Early ExposureMy first experience with Traveller ever was when my pal Andy bought a copy of MegaTraveller way back in the early 90's (I think we were Freshmen in high school at the time) and insisted that we make characters during Band class or something. Maybe it wasn't during band class, but it was definitely in the band room, which made sense since Andy was the band director's son. Back then, just making characters for a game never meant that you were going to play said game; in fact, I can recall many rpgs that we never quite took to the gaming table, but we all had several series of characters for. Andy also didn't always have the best taste in games, either (I almost threw in a jibe about ICE games there, but self-preservation instinct made me take it out), so when my second character in a row died without ever having been played, I started to believe that either we were "doing it wrong" or this game just wasn't for me. Since that was my last experience with Traveller for another twenty or so years, either was equally likely.
Why I Could've Hated ItI'm about to expose another dark (okay, not so dark) secret of mine: I hate randomness. Yes, I, like most other gamers in the world ever, got my start on D&D and the "roll 3d6 in order" style of character generation, but I was one of those awful geeks who doesn't play to play, he plays to win. The kind who doesn't give a damn if he's playing inside the rules so long as the end result is the one where he comes out on top. It's taken me years to get over this, and much of the 90's trend toward game balance (even meaningless sorts of game balance) helped a lot since it made me follow a consistent set of rules with relative equality between all characters. My distaste for randomness stays with me despite the years, and so when I was faced with Traveller's "roll 2d6 for each characteristic and get ready for craziness" approach to character creation, even adult Adam freaked out at first and thought more than a few negative thoughts about the system.
Why I Love It InsteadAt some point, probably as I was reading through one of the roughly six billion supplements published for Traveller that introduces some new sort of system, subsystem or mini-game, I realized that the pure, true beauty of Traveller is that it is designed to BE an entire system of mini-games and subsystems with a cohesive setting and a hint of an rpg wrapped around that core of mini-gamery. That's when it sank in and that's when I fell in love with Traveller. (That's also when I made my peace with rolled stats in Old School rpgs.) Traveller does a great job of providing tools to sandboxers and DIYers while still allowing storygamers a surprisingly robust set of options as well. Traveller is a "hard sci fi ONLY" game, not being exceptionally good for approximating the science fantasy stuff that has done a great job of clogging up the market and, for me, that's a plus. Everything about Traveller screams "this is real sci fi" and not "we glued some LEDs to D&D to give it SCIENCE!" There's just too much of that today. Which, in all irony, is of course why my next planned Traveller game I'm building with a solid amount of Sword and Planet in it. I still haven't figured out if that's funny or not.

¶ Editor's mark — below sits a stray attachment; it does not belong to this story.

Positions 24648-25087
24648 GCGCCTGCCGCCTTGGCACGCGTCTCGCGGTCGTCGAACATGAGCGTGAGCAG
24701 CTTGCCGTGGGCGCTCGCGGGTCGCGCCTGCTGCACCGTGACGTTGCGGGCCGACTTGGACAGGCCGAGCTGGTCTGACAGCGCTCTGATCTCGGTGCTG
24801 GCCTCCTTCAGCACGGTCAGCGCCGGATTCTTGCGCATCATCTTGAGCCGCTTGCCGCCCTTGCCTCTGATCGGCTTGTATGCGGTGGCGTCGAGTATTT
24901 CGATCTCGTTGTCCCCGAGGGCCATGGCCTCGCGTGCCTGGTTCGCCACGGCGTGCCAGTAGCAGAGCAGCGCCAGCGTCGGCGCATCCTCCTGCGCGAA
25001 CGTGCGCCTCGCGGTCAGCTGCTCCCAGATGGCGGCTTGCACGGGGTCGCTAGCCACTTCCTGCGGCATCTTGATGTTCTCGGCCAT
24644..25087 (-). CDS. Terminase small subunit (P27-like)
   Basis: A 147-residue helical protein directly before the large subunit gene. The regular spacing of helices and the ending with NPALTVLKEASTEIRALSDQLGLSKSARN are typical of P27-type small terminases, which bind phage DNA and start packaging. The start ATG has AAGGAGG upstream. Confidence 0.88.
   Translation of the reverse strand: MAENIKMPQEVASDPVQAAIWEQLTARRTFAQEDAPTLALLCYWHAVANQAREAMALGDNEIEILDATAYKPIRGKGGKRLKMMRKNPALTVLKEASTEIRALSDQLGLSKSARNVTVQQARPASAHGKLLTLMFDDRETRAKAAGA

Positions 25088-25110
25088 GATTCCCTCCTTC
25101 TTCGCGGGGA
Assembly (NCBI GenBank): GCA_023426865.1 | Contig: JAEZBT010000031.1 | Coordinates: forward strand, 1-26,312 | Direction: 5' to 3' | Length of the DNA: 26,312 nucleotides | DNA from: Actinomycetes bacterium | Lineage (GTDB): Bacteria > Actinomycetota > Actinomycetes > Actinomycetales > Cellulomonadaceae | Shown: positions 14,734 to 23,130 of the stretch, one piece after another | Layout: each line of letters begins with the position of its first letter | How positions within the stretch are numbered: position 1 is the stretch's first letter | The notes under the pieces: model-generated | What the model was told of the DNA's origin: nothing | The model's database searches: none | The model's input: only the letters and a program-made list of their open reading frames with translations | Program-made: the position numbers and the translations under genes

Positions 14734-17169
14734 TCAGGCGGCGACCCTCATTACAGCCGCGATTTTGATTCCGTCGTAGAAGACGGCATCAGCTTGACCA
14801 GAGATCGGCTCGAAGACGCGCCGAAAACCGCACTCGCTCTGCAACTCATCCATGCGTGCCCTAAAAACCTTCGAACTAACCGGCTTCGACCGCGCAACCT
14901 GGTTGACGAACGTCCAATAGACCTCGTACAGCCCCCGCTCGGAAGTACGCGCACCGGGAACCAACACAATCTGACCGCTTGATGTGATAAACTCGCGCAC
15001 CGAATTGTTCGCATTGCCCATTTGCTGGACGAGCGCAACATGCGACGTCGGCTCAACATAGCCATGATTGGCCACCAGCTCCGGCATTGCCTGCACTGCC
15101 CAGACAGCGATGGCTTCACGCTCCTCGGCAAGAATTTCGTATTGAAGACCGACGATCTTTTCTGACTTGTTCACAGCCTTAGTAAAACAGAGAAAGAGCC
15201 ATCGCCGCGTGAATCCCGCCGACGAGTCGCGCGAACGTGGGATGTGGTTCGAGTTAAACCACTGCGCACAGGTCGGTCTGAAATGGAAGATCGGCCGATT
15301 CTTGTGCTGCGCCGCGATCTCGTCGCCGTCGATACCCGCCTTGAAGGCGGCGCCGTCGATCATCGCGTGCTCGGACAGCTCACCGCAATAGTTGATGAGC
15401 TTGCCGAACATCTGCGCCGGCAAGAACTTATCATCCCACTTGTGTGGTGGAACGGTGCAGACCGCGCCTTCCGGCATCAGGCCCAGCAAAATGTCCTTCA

Traveller kicks ass for a lot of reasons, but this isn't really a review of it, so I'm not going to get into a blow-by-blow examination of any particular edition. Rather, I'd simply like to say that, somewhere over the last year, I've developed an intense appreciation for a game that I had previously underestimated. I've really enjoyed getting into Traveller and am currently working on a new campaign for it (more on that later) that I think I'll be getting off the ground soon (it's either that or DCC; either way, I win). As a side note, Marc Miller, the creator of Traveller, recently conducted a Kickstarter for what's being called Traveller5 and it was a resounding success and the game should be published in 2013. So, even if we can't get a playable edition of D&D in 2013, we can at least get some new Traveller action!